Well she didn’t actually say it, but she did take a stick and swat a film crew’s drone right out of the sky. Snap!
The chimpanzee colony at the Royal Burgers Zoo in The Netherlands was founded in 1971 and has been notable for the zoo’s success in establishing a social group of considerable size and nearly natural composition. (As near as natural as can be for animals in captivity, that is. Which makes it pretty relative. But I digress.) The colony has become well-known for studies of social behavior that have taken place there.
Earlier this year a camera crew was preparing to shoot video of the chimps for a public relations documentary, and decided to use a camera mounted on a drone to get close-up footage. Oh what a tangled web we weave...
Before actually filming, a trial run was made; understandably, the appearance and noise of the drone caused excitement within the group. Some of them grabbed willow sticks, and four of them climbed scaffolding in the enclosure on the side where the what-is-this-crazy-flying-metal-animal-thing was hovering.
“At this stage the significance of what was happening was not obvious to the team,” writes Jan A. R. A. M. van Hooff, science supervisor for the zoo, in a recent article for the journal Primates.
And then, round two for the drone, this time with the camera rolling. The drone entered the enclosure airspace and closed in on two females, Tushi and Raimee, who had climbed the scaffolding. Tushi moved closer to the hovering drone.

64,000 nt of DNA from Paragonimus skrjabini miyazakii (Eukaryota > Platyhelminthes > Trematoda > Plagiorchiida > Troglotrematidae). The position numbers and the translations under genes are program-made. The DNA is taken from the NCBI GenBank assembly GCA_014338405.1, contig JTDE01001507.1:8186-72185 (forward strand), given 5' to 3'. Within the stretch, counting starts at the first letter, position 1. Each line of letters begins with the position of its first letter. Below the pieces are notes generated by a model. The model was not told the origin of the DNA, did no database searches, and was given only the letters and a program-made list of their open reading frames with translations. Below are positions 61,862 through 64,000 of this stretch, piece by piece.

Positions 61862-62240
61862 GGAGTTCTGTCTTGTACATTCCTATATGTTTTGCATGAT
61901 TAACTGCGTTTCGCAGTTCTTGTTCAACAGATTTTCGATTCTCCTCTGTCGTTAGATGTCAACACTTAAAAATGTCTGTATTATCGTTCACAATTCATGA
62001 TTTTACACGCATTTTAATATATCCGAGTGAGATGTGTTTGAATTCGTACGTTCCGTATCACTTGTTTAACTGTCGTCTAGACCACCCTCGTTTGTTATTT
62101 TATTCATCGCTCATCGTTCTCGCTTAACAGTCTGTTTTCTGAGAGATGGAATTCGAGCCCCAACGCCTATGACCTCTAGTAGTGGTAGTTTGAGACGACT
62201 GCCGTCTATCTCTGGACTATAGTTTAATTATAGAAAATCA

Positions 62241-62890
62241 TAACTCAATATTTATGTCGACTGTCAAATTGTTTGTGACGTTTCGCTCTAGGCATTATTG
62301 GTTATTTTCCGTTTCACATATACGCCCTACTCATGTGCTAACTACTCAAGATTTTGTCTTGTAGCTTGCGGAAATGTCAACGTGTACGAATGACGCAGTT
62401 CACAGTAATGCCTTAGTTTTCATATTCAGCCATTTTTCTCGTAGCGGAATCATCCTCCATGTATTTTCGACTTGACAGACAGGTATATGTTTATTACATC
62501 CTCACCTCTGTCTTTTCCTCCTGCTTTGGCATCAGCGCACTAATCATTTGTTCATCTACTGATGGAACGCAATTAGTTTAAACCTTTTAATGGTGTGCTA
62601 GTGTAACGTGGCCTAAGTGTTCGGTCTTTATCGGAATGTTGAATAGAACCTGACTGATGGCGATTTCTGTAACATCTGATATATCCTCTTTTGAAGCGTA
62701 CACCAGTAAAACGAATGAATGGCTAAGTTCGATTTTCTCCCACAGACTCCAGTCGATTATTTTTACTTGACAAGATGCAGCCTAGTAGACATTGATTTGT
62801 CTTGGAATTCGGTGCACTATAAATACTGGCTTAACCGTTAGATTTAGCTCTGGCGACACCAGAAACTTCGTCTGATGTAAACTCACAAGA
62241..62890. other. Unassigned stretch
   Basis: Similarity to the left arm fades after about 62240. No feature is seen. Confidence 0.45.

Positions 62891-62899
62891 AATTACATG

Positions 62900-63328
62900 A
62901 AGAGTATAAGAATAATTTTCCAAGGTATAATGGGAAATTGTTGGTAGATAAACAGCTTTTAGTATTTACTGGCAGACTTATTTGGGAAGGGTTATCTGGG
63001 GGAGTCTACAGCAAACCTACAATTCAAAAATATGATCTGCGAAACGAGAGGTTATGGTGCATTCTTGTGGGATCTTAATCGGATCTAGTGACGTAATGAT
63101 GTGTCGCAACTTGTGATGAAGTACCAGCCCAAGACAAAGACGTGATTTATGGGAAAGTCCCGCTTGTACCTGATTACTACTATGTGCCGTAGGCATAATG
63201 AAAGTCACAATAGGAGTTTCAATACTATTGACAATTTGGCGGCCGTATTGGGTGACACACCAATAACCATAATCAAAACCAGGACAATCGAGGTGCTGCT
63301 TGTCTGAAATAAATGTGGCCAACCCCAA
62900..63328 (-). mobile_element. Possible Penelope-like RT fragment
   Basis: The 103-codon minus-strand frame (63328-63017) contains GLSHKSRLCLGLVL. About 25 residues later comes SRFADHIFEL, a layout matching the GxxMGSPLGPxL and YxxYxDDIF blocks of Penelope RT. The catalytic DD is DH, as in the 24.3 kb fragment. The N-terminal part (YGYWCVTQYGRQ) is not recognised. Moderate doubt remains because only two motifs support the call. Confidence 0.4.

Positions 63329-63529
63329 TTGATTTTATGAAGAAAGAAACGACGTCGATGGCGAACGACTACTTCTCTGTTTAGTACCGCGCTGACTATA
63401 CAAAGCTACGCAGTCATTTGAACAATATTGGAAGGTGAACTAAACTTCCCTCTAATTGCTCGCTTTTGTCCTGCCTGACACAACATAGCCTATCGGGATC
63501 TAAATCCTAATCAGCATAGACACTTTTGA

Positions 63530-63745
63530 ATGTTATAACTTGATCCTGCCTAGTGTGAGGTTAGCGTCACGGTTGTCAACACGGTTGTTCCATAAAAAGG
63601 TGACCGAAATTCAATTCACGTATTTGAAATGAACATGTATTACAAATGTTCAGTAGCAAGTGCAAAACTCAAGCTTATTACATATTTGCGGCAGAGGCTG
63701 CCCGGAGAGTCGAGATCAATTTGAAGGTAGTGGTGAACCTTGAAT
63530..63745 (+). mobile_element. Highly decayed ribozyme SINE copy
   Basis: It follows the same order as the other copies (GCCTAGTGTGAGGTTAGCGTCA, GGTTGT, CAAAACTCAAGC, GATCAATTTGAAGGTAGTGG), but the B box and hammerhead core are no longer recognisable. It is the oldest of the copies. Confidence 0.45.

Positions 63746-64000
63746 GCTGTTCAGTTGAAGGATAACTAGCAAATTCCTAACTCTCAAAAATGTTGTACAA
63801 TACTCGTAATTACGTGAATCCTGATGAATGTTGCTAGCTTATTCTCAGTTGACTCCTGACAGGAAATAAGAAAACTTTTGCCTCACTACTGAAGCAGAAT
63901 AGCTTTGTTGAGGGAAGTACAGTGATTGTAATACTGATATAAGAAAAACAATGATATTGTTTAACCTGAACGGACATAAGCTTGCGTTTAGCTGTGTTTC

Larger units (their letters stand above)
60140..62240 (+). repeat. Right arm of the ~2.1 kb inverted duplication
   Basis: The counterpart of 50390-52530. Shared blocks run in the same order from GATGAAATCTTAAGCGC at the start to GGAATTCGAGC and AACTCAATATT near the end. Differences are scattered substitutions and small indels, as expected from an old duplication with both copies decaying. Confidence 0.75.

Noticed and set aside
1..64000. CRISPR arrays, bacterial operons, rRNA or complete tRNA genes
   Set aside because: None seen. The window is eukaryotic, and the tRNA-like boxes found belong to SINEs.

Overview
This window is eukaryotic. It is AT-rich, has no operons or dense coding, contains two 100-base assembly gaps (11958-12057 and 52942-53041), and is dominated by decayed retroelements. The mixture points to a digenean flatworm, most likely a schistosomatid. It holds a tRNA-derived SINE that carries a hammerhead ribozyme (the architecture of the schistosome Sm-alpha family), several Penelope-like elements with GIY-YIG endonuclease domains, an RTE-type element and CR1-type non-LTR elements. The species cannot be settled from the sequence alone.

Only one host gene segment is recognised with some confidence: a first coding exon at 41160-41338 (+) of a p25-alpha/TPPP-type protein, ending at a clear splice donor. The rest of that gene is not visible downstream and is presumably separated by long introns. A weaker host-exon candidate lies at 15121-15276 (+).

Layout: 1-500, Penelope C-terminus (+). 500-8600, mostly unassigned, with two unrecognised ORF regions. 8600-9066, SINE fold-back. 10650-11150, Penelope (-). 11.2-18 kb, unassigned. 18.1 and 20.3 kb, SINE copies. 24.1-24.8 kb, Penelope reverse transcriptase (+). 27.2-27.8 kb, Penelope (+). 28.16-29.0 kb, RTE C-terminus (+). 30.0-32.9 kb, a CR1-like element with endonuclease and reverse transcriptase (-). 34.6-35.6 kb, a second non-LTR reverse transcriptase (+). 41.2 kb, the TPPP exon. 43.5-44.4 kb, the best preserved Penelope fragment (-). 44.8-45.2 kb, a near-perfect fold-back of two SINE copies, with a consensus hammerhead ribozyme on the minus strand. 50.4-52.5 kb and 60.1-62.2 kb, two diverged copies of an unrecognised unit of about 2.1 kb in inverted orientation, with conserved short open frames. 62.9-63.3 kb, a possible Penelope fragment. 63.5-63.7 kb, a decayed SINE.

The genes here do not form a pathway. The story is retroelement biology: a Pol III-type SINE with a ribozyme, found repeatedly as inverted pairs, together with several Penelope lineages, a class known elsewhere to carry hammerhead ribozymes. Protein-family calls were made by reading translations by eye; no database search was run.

“The operator of the drone had clearly underestimated the significance of the fact that both individuals had carried with them a long twig when they climbed the scaffolding. This is not a frequently observed behavior of these chimpanzees,” notes van Hooff.
When the drone came close, Tushi made two long sweeps with her branch, and wham, knocked the daylights out of it and broke the contraption. The camera continued filming from the ground and recorded the apes cautiously approaching the downed drone … poking it with short sticks, and finally handling it, dragging and throwing it, and then, like what happens to many a new hobbyist with a new toy, they simply lost interest in it.
While behaviorists are interested in the use of sticks/tools in a planned action – given that the lady chimps collected sticks and took them to the place where they anticipated the drone to return – it’s hard to ignore the significance of the motivation in the first place.
“There is a momentaneous grimace just before and during the act of striking. The face is tense, the teeth are bared, but there is no retraction of the mouth corners as in a 'fear' face, which would have suggested that it is an agonistically motivated reflex. The precise coincidence of the facial grimace with the strike suggests that it is a concomitant of an assertive and determined exertion of force,” writes van Hooff.
What’s amazing is that those chimps did exactly what most of us humans would do if a drone flew into our home and started buzzing right over our heads. Yes, tools and their deliberate use are a remarkable thing to see, but what’s more human than wanting to take a stick and swat down a humming, vexing nuisance? Hats off to Tushi for taking care of business.